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The Idea of the Rights and How It Was Enabled

The Idea of the Rights and How It Was Enabled

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The Idea of the Rights and How It Was Enabled

The Bill of Rights
was implemented into the U.S. Constitution in 1791 to alleviate tension between
the Federalist and Anti-Federalist parties. When the delegates at the first
Congressional meeting agreed to adopt a Constitution, problems swiftly arose in
the form of balancing governmental powers. The debate encompassed both
interstate disagreements/inequities and the role of the Federal Government.

For
instance, Northern and Southern states vehemently disagreed about the nature of
slavery and less populated states claimed that representation greatly favored
larger states. The root of the problem, however, revolved around the
relationship between the Federal Government and its citizens. Federalists
argued for a strong national government to provide stable tax and law systems,
as well as basic functionality, while Anti-Federalists yearned for a limited Federal
Government to avoid tyranny and an autocracy.

   
When the first Constitution (known as the Articles
of Confederation) was introduced, a strong upheaval arose from individual
sentiment. The most infamous form of revolt occurred in Massachusetts in 1786.
Named after Daniel Shay, a veteran of the American Revolution, Shay’s Rebellion
was an armed uprising against the overbearing tax policy administered by the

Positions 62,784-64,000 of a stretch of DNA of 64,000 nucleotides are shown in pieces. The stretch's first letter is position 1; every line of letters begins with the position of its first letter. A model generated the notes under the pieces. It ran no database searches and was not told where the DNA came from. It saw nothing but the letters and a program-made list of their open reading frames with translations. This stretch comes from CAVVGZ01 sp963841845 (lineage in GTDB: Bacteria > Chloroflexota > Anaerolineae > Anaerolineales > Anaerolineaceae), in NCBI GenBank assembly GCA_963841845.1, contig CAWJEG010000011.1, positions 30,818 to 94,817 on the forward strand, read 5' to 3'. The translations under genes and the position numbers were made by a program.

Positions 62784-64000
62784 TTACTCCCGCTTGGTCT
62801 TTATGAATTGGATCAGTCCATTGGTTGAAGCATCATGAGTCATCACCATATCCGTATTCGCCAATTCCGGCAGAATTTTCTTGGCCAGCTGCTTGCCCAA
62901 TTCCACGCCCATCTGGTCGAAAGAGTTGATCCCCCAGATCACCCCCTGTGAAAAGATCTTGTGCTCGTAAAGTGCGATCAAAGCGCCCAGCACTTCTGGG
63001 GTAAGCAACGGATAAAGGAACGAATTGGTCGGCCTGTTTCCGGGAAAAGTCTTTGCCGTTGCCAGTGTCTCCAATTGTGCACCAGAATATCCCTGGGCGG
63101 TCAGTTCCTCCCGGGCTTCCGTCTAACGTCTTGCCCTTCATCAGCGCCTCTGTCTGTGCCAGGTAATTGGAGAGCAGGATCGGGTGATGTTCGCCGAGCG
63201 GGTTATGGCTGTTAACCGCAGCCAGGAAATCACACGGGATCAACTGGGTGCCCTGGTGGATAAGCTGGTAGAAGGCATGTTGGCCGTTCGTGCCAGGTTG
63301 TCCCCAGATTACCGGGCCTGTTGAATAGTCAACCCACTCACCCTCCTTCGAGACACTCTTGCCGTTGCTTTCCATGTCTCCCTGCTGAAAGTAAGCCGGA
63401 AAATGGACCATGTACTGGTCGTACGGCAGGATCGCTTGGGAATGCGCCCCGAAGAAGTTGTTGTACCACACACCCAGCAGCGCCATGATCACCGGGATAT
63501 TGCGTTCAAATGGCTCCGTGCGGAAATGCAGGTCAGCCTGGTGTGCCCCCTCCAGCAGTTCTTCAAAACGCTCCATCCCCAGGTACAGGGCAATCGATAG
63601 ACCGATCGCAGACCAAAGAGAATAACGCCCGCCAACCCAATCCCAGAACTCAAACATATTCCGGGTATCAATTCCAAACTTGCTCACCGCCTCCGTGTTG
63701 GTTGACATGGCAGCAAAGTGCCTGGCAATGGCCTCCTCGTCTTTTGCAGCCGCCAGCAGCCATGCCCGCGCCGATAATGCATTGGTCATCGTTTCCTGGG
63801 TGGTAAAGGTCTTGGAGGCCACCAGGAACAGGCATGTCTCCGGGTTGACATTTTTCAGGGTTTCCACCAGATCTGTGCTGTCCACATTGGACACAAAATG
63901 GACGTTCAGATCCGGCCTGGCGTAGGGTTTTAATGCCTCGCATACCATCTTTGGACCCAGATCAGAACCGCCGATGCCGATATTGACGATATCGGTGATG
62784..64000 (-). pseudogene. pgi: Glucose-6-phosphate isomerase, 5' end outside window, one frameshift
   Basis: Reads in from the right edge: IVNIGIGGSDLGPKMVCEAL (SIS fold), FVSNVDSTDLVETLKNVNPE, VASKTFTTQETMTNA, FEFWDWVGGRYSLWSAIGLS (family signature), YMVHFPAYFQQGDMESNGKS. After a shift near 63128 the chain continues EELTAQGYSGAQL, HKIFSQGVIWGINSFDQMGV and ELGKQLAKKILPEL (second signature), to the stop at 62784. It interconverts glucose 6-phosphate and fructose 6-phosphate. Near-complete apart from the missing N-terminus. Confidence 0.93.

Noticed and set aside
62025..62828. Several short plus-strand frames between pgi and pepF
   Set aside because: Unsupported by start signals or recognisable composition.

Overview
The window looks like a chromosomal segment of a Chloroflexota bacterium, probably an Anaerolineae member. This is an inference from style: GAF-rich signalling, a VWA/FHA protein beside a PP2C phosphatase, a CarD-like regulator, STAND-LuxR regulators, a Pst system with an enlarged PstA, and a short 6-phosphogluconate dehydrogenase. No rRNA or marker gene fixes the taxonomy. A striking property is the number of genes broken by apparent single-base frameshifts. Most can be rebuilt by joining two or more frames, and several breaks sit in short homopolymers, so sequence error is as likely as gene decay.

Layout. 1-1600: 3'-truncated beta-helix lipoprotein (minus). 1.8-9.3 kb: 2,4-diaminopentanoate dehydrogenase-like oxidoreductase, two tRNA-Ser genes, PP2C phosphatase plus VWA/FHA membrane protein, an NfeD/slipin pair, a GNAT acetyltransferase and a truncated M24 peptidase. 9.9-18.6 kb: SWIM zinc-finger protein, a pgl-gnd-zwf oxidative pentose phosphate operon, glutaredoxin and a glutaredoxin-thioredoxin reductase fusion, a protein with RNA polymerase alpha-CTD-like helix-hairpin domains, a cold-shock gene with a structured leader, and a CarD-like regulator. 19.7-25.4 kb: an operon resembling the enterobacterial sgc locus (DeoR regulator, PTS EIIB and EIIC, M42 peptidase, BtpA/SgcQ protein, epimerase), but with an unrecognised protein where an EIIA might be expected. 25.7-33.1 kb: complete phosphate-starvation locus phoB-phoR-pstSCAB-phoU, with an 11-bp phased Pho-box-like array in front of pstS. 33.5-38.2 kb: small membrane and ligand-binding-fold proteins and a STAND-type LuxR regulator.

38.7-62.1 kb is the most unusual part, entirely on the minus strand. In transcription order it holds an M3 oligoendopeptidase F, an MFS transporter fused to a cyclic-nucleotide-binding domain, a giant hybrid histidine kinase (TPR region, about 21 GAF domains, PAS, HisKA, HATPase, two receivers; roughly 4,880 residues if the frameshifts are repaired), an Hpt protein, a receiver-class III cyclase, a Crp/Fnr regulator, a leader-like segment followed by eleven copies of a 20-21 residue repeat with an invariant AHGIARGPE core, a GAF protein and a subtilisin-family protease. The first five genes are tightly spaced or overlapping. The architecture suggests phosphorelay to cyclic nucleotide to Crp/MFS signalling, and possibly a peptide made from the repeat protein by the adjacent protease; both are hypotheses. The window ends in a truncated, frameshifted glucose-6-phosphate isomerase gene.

Federal Government.

During the
War, Shay led a militia of poor farmers who were crippled by the Government’s
mounting taxes and forceful debt payments. The Rebellion was sparked because
the initial Constitution did not grant individual rights, but instead created a
domineering Federal Government that could impose a similar tax system
experienced by Shay and his fellow militiamen.

Although
Shay’s Rebellion appeared to be a violent uprising, it was indeed an expression
of the relationship between the Government and its citizens. Revolts were
commonplace during this time of transition. As State leaders were tinkering
with the Constitutional Amendments, the voice of the individual was constantly
heard. These sparks and the sentiment expressed by the Anti-Federalist movement
were the initial advancement for the creation of the Bill of Rights.  
   

   
Leading Anti-Federalists such as James Madison,
Patrick Henry, and George Mason advocated a fair balance between Government
power and the rights of the individual citizen. The main premise for the
creation of the Bill of Rights arose from America’s previous governing influence.
The Anti-Federalist Party felt that emboldening a government without individual
rights would emulate the tyranny commanded by King George and the British
monarchy. The Bill of Rights was created to provide a check against the
authority imposed by such overpowering governmental bodies.

Although it
took two years to pass (9 of the 13th states had to agree on the Amendment for
it to be passed), the Constitutional Amendments known as the Bill of Rights
provided more power and protection for the people. The first ten Constitutional
Amendments which make up the Bill of Rights properly benefited both the Federalists
and Anti-Federalist parties.

Although the
Amendment provided direct rights to the individual, it was dictated by the Federal
Government. Through fierce debate, the first ten Constitutional Amendments
eventually grew into a unanimous compromise which enabled America to progress
throughout history.

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